Inbox: EU protectionism threatens global growth

Ultimately, it may not be collapse of the financial markets that sends the wider economy spiralling into depression: it may instead be the European Union’s protectionism and massive tariff walls that deal the fatal blow to global economic growth.
That’s the thinking of group of Massey University executive MBA students following recent study tour to Europe. Zaneta Schumann, Jussi Luukkonen, Enock Ndlovu, Gareth Jones and Kamelesh Prasad identified protectionism within the EU as significant obstacle for New Zealand businesses.
“This extends not only to economic matters, but is incorporated into complex network of cultural, financial and political arrangements,” they say. “It is impossible to build business success in Europe without some grasp of the history that underpins this reality.”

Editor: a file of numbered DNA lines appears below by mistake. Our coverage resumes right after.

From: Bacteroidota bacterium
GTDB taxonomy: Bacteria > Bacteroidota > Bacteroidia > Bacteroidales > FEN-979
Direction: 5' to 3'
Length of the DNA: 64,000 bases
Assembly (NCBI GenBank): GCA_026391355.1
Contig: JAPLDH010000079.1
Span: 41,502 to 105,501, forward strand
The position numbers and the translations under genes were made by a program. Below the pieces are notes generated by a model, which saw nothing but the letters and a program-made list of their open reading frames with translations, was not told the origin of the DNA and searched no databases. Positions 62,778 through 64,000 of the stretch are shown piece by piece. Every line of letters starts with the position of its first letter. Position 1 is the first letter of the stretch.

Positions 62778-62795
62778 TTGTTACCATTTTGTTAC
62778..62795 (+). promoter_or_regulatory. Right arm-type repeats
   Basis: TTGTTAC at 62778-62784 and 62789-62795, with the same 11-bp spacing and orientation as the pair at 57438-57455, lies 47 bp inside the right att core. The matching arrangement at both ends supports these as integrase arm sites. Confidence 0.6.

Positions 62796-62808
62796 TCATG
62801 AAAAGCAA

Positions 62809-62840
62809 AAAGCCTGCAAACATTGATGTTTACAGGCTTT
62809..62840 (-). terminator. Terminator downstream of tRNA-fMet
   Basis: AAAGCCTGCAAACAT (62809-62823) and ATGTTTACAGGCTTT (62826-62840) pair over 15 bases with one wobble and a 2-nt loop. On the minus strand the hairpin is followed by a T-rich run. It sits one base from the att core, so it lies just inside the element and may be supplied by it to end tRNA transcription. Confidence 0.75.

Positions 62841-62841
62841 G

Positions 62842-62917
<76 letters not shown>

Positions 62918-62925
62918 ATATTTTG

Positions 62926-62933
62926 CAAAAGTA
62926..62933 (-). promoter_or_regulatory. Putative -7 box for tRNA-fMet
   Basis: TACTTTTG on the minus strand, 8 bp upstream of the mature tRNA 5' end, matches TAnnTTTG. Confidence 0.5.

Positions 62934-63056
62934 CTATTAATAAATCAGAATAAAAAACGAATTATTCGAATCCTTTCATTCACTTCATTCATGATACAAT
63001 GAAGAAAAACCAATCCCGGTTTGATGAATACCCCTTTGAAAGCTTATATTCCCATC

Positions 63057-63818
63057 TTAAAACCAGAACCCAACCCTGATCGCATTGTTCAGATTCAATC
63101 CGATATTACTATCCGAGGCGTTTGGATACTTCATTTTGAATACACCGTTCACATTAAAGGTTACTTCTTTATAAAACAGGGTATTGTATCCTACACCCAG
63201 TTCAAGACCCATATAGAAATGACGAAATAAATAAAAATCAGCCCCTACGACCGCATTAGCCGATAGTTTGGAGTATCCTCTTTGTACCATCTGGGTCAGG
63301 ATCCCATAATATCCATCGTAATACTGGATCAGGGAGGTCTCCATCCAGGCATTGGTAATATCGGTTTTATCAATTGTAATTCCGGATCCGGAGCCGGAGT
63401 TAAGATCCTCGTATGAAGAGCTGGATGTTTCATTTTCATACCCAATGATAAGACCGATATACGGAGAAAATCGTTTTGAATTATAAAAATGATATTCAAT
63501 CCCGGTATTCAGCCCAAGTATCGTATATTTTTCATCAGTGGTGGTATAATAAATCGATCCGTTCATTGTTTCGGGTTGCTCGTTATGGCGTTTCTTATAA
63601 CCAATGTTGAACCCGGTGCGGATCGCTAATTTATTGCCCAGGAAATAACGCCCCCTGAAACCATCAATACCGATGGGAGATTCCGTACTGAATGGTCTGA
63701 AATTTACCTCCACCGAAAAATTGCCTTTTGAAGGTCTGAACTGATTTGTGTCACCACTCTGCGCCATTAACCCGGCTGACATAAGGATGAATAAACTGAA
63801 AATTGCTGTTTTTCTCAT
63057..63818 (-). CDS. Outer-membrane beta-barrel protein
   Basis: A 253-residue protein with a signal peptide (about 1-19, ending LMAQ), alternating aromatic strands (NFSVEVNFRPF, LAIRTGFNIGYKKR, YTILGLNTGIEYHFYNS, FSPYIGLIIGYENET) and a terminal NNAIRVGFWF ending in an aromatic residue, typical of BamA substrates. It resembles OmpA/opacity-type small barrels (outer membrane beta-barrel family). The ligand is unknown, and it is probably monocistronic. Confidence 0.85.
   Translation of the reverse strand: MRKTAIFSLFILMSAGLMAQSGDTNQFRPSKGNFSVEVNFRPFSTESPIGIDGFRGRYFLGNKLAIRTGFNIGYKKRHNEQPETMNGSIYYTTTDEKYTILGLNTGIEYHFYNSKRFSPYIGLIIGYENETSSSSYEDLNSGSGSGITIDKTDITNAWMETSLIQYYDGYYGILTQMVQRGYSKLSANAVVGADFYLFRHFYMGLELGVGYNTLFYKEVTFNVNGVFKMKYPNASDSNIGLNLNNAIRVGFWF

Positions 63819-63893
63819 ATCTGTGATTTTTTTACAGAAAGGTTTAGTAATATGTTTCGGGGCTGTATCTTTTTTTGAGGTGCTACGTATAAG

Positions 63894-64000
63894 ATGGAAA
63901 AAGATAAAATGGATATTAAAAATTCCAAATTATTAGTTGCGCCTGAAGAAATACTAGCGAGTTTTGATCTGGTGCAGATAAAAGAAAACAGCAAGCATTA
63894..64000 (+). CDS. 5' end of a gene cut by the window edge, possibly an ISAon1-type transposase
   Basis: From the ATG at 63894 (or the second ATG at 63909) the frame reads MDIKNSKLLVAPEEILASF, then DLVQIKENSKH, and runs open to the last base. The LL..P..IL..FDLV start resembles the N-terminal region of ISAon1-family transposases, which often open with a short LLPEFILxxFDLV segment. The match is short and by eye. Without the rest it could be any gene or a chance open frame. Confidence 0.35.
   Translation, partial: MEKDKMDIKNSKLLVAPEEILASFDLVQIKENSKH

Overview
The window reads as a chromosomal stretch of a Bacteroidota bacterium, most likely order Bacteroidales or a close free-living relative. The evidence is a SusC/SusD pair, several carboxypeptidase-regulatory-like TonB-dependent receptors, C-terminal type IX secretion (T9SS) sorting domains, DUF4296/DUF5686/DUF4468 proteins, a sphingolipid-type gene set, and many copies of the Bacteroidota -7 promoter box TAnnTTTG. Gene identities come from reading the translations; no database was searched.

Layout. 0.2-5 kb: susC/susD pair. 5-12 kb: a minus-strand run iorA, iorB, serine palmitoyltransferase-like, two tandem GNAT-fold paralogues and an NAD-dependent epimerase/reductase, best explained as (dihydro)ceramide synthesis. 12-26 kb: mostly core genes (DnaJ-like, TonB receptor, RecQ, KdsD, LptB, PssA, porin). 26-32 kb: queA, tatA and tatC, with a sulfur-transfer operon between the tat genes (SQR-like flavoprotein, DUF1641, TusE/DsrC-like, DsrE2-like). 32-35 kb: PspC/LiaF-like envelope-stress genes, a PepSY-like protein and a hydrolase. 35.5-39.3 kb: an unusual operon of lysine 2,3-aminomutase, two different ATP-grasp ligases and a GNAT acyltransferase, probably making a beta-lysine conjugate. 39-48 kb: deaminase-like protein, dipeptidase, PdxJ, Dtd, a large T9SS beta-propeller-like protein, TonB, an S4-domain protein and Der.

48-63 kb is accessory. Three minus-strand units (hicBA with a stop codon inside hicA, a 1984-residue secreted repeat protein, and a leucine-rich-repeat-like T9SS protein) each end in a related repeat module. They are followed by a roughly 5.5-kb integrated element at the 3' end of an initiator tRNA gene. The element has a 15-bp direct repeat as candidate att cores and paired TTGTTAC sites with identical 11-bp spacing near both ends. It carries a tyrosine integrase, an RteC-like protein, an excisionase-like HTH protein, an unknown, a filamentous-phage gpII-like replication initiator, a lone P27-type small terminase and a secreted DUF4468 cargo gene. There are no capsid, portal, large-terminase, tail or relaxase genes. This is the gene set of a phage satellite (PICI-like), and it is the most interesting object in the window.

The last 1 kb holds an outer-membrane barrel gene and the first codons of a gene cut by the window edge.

The study points out that almost every nation practises some measure of protectionism for its domestic products.
“However, the difference in Europe is that the amalgam of protectionism, politics and traditionally conservative business behaviour makes recognising and bridging the gap quite crucial.
“In addition, the EU’s mechanisms for protecting its economy are not only based on political, economic and financial reasoning, but are also founded on the strong emphasis placed on citizens’ rights.”
EU protectionist measures range from classical trade barriers such as tariff increases and “buy national” campaigns, to carbon footprints and behind-the-scenes, covert measures.
The students note that the current weakness of the US economy, combined with the European debt problem, has major ramifications and requires international cooperation and coordinated global response.
They also acknowledge that what one government sees as protectionism, another might consider as simply safeguarding jobs.
“The present state of drifting international politics poses the obvious danger that the world could slide further into protectionism and dramatic currency market fluctuations would only add to the uncertainty.” M

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